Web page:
Lago added to that statement, “Expediting and lobbying are in the business of influence.”

Several members of the COE disagreed with Castro and Winker that her work and business require no discretionary actions. During a late February meeting, Miami-Dade Circuit Judge David Tunis, one of the COE’s five Commissioners, said that while permitting might on its face be devoid of judgment or discretion, decisions over the minutia of construction projects rarely are.

Arrojo agreed. He said that while property owners have rights, including entitlements to use their property as they legally see fit, those rights are still subject to the government’s sovereign power to delimit personal liberty to protect social interests.

“I don’t get to put a three-story building in my backyard, even though I have the space, because I live in a municipality that doesn’t allow that,” he said.

Lawyer Ben Kuehne, whose past clients have included Miami-Dade Commissioner Kevin Marino Cabrera and Miami City Commissioner Joe Carollo, detailed to the COE several emails Castro sent Coral Gables administrators since September that he said show Castro has already tried to manipulate the city’s permit processes in ways that would benefit MED.

In one message dated Feb. 5, Castro asked then-City Manager Peter Iglesias and Coral Gables Assistant Director of Development Services Douglas Ramirez to look into a two-week delay in electrical permitting reviews, suggesting that the city improve its processes to prevent further snags.

Kuehne said the communication should elicit concerns about Castro’s influence over government processes that impact the industry from which she profits.

“Can a Commissioner whose business deals with permit-expediting direct questions on who the process works? And does that bleed-over make it appear to be a conflict of interest?” Kuehne asked. “(This is) exactly what I and lawyers like me do when we try to represent public officials so they can act not only to earn a living but to act in a way that doesn’t challenge the public into thinking they misuse their influence.”

Debate over Castro’s ability to run MED came amid continued rising tensions at City Hall, where Lago and Vice Mayor Rhonda Anderson frequently joust with Castro and Commissioner Ariel Fernandez over pivotal issues facing Coral Gables.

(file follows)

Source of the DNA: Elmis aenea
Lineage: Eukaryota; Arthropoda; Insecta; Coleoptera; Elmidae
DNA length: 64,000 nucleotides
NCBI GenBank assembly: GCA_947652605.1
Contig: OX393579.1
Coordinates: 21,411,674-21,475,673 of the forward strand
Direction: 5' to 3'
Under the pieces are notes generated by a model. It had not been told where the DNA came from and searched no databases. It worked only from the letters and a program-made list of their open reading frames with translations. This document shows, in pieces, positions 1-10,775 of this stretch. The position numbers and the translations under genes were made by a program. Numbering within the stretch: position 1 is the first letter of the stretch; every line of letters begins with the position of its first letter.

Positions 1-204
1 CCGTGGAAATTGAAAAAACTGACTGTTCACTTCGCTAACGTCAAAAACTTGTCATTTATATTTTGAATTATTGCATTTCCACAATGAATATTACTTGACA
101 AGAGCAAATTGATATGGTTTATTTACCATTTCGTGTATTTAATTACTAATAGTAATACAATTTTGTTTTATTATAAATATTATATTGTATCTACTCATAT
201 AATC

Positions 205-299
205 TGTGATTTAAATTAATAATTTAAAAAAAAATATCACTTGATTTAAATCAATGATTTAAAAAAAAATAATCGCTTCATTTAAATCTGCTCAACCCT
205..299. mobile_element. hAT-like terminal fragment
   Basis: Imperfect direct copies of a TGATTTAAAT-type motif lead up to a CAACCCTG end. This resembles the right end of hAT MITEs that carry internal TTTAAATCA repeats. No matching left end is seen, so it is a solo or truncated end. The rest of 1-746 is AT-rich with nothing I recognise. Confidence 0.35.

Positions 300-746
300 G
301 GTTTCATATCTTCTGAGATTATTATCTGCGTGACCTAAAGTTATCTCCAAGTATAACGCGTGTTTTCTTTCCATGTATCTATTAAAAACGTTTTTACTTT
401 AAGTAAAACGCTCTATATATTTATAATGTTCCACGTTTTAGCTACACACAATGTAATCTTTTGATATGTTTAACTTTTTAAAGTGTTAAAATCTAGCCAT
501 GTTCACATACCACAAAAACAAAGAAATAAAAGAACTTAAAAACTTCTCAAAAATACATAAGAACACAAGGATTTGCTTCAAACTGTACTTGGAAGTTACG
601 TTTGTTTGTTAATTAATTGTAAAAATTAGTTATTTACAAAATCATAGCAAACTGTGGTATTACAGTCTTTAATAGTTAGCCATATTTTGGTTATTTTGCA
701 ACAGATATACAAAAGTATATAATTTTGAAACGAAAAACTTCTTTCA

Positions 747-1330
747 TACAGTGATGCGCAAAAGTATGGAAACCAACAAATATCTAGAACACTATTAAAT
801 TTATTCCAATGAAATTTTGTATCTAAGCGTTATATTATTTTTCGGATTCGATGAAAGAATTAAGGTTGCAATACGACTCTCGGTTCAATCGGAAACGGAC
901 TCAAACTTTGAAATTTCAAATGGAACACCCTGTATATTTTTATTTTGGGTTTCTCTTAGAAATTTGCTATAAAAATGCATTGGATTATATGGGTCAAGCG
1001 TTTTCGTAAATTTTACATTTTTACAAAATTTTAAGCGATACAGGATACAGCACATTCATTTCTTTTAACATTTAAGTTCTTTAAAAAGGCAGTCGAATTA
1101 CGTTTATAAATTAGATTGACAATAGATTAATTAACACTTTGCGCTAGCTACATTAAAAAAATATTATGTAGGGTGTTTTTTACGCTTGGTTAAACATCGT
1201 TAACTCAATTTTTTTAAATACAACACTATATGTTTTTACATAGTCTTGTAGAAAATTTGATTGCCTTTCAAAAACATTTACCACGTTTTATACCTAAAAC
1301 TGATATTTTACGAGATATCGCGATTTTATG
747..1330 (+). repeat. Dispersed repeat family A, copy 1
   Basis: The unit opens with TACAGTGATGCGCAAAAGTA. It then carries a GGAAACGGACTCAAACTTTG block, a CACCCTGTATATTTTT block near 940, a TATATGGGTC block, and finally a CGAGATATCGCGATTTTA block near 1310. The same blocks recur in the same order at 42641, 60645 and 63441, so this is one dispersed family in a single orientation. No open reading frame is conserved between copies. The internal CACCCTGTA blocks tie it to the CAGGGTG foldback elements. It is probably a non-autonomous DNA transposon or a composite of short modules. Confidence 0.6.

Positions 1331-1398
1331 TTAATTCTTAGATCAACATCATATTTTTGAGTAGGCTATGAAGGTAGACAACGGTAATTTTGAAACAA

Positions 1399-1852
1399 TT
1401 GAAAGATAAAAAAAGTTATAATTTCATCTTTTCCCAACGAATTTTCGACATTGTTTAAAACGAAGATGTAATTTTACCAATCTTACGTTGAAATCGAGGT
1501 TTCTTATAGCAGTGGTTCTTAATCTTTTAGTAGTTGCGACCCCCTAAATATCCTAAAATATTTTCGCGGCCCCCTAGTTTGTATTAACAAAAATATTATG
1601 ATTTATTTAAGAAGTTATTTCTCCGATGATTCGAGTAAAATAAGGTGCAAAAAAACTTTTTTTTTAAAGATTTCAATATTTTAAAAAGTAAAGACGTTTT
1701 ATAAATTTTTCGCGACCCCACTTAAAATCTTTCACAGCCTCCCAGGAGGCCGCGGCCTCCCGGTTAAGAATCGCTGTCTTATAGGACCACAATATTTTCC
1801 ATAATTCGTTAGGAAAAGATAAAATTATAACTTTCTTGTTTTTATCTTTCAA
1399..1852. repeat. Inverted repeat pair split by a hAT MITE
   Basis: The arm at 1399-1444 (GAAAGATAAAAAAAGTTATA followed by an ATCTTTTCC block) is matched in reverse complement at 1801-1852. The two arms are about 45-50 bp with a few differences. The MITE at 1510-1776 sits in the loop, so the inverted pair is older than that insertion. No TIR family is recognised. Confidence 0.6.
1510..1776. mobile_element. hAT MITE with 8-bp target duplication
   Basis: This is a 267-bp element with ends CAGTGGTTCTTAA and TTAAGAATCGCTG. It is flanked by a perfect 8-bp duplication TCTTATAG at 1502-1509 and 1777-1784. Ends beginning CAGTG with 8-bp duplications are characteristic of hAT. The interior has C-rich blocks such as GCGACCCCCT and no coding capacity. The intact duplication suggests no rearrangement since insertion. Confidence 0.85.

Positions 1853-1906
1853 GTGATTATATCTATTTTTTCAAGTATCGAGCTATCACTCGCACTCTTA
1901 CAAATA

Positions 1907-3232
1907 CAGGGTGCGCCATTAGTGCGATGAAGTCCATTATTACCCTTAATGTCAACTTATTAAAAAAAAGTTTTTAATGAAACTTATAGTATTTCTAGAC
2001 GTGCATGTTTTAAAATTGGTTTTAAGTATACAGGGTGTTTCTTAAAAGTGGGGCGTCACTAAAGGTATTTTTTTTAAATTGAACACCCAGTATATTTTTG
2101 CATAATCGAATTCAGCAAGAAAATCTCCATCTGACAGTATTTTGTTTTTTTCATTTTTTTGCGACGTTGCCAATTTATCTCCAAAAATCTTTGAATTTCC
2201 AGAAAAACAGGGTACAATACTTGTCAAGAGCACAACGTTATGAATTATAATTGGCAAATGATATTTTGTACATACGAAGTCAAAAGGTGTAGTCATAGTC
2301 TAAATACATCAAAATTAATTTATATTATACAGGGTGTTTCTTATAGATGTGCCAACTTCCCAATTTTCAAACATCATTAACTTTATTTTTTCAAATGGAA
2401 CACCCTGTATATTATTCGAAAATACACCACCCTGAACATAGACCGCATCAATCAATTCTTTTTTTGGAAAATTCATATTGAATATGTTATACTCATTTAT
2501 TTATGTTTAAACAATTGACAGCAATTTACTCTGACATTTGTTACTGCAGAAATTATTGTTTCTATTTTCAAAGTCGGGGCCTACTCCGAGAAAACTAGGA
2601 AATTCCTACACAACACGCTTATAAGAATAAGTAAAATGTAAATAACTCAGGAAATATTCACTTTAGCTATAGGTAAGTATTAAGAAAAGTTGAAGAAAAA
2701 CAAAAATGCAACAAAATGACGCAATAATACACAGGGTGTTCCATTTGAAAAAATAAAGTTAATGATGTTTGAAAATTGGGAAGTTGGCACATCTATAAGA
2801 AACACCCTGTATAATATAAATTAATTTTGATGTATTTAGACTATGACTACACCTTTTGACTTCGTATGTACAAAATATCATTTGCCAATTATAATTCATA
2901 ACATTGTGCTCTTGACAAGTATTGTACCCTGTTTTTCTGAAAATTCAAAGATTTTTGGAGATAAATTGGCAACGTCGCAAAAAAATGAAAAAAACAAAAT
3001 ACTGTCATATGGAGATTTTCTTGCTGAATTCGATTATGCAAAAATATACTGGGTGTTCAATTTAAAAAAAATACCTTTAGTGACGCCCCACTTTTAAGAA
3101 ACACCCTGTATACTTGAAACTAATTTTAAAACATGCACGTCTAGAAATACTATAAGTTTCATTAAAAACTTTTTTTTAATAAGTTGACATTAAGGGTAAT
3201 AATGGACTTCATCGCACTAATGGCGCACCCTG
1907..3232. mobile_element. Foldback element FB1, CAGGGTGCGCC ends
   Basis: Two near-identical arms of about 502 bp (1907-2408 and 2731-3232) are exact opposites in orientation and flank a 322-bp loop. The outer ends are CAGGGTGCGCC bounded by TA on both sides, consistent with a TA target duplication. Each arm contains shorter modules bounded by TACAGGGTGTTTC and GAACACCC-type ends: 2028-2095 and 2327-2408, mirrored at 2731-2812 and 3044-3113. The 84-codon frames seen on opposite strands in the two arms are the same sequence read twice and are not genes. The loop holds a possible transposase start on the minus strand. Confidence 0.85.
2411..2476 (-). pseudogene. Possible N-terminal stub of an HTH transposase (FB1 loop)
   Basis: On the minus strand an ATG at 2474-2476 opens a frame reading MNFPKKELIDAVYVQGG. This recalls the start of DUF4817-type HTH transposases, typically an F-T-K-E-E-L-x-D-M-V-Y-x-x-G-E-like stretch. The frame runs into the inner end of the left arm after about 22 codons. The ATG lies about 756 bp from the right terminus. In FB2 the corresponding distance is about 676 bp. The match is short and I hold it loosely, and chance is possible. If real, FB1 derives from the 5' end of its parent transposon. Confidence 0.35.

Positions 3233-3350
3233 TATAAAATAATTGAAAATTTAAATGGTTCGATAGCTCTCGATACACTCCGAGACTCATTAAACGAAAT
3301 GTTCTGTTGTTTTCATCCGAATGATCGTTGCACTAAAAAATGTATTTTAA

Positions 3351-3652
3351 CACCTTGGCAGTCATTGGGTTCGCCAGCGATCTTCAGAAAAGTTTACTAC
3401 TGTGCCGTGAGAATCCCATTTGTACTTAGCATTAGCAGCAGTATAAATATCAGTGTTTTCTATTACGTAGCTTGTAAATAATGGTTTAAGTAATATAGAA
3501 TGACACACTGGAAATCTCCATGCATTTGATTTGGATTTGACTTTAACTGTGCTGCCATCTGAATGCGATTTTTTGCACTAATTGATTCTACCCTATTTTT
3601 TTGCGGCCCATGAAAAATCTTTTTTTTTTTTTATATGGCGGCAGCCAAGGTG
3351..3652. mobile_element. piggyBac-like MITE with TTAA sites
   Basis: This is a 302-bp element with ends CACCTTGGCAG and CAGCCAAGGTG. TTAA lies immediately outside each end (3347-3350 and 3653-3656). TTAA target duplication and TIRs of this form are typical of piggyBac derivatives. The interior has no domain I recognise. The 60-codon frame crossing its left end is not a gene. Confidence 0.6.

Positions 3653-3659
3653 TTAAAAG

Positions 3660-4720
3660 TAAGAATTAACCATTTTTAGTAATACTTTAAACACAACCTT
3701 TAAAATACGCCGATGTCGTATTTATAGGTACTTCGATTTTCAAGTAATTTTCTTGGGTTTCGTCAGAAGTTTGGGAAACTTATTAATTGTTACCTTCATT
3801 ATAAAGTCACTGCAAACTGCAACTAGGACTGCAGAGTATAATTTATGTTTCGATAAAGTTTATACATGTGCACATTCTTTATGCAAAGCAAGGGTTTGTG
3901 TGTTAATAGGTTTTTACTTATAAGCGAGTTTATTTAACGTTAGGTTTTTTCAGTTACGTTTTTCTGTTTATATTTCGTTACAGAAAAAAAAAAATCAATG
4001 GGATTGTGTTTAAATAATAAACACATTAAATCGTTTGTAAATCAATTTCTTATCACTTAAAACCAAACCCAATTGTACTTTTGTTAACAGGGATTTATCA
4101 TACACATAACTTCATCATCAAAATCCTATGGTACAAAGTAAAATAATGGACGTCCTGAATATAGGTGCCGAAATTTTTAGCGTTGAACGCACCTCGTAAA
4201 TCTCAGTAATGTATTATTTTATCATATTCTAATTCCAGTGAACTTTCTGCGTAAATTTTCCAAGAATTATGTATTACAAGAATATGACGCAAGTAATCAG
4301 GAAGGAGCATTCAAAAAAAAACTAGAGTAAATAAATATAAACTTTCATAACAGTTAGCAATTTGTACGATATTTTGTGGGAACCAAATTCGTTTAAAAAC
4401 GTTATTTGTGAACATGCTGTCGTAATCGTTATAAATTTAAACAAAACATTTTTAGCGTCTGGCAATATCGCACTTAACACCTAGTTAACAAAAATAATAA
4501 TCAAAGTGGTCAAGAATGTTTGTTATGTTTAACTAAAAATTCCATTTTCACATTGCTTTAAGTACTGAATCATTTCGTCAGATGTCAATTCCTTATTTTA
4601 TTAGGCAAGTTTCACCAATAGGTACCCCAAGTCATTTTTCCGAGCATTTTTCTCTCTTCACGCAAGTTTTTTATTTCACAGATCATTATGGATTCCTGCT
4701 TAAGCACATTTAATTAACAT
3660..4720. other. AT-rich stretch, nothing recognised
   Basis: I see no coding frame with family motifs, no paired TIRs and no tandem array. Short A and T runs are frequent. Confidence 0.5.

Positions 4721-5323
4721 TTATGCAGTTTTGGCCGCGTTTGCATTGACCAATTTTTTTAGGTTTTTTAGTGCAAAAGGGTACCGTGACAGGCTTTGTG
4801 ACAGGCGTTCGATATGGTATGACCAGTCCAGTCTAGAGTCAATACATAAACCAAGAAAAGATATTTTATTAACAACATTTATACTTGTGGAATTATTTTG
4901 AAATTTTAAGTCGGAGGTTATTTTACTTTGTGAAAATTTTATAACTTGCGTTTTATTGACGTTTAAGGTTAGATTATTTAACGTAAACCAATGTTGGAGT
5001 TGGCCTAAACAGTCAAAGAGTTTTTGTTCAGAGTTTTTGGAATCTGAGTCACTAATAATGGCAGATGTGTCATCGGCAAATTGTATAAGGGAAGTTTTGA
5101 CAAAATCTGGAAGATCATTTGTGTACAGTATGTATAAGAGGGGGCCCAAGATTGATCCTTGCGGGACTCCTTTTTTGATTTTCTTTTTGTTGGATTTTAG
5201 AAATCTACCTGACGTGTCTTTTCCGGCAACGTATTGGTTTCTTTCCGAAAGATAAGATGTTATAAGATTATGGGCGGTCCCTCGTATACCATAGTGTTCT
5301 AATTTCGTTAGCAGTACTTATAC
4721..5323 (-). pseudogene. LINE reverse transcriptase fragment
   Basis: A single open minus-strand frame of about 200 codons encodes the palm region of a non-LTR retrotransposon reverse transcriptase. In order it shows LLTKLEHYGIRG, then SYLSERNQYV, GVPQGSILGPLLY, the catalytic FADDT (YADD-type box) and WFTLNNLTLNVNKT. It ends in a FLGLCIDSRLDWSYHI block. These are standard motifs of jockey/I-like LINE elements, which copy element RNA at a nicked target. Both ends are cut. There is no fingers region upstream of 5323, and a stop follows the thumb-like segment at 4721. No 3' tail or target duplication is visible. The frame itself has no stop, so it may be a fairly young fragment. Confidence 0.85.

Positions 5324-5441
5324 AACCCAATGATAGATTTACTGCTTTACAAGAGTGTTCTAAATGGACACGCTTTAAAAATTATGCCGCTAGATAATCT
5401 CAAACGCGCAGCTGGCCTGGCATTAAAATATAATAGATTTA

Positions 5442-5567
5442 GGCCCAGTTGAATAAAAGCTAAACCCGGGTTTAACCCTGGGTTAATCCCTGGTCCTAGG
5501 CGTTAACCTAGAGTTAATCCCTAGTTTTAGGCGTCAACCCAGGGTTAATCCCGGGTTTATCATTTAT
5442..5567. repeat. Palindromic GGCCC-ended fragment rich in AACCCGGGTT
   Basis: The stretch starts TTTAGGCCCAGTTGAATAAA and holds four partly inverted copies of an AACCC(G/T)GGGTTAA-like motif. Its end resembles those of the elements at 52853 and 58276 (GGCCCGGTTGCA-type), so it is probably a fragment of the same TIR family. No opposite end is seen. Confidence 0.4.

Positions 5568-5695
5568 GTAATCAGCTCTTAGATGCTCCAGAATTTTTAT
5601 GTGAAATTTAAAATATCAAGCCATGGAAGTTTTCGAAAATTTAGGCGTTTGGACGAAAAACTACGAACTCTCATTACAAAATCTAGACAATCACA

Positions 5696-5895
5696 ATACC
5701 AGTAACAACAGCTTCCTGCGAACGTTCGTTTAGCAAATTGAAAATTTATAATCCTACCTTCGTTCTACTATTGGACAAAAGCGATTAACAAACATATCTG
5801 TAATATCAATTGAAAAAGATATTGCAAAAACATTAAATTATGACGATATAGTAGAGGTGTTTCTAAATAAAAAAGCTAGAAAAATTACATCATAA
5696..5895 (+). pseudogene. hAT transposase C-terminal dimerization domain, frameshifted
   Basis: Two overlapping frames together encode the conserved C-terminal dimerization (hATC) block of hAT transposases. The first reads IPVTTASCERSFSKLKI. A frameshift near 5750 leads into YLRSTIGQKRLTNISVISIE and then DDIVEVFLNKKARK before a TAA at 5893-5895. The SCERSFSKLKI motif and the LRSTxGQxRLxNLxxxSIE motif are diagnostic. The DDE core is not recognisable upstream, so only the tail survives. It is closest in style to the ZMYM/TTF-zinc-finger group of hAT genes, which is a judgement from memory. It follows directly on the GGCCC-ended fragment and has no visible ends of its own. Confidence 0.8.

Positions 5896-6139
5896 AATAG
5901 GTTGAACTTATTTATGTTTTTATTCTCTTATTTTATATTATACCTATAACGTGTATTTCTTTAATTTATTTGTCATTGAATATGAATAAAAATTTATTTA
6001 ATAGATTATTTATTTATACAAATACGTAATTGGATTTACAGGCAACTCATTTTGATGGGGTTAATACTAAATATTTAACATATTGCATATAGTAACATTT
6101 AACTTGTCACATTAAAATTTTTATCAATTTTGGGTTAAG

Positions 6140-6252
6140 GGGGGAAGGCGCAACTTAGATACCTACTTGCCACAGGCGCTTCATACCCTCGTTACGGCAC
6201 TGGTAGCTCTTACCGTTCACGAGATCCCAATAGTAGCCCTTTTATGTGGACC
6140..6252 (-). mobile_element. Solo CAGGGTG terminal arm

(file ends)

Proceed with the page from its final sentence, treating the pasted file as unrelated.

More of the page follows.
It’s grown uglier in the year since Castro and Fernandez notched upset victories over better-funded opponents the Mayor supported. With the help of swing-vote Commissioner Kirk Menendez, the pair stalled a $63 million “Mobility Hub” project Lago long backed, approved massive pay raises for Commission members, blocked moving the city’s elections from April to November and fired Iglesias.

Lago in January sued a local radio station for defamation after it aired a conversation in which Fernandez errantly said the COE was investigating him. In April, a citizen petition effort to recall Lago failed by just 75 signatures.

Then on June 5, Coral Gables Police Chief Ed Hudak confirmed his department was investigating an “incident” at City Hall that week. Castro said it involved Lago and new City Manager Amos Rojas Jr. A statement from Lago suggests that someone has claimed the episode in question had violent implications.

“I categorically refute any allegations regarding an altercation at City Hall,” he told the Herald, adding that the issue amounted to nothing more than “political theater.”

Jesse Scheckner

Jesse Scheckner has covered South Florida with a focus on Miami-Dade County since 2012. His work has been recognized by the Hearst Foundation, Society of Professional Journalists, Florida Society of News Editors, Florida MMA Awards and Miami New Times. Email him at [email protected] and follow him on Twitter @JesseScheckner.